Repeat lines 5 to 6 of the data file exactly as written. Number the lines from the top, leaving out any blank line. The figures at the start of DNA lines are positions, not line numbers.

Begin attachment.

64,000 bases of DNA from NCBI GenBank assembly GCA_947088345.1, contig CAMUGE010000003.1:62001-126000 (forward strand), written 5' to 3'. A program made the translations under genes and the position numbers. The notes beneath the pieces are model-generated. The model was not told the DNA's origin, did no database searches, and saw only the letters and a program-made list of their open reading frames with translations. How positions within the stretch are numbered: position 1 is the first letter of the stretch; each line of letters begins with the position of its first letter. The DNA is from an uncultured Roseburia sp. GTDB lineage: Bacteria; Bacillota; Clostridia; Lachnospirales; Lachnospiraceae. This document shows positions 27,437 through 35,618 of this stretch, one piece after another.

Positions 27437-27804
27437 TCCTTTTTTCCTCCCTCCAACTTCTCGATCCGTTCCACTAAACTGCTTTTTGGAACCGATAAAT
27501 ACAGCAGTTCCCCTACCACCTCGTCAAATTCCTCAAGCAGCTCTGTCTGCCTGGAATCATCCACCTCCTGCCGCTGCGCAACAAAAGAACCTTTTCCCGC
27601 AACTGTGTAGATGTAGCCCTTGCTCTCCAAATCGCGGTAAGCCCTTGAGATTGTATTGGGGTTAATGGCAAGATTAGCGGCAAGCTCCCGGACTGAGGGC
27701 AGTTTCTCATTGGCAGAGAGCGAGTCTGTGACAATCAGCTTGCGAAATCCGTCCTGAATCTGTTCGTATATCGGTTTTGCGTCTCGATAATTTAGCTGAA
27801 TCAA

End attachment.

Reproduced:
27601 AACTGTGTAGATGTAGCCCTTGCTCTCCAAATCGCGGTAAGCCCTTGAGATTGTATTGGGGTTAATGGCAAGATTAGCGGCAAGCTCCCGGACTGAGGGC
27701 AGTTTCTCATTGGCAGAGAGCGAGTCTGTGACAATCAGCTTGCGAAATCCGTCCTGAATCTGTTCGTATATCGGTTTTGCGTCTCGATAATTTAGCTGAA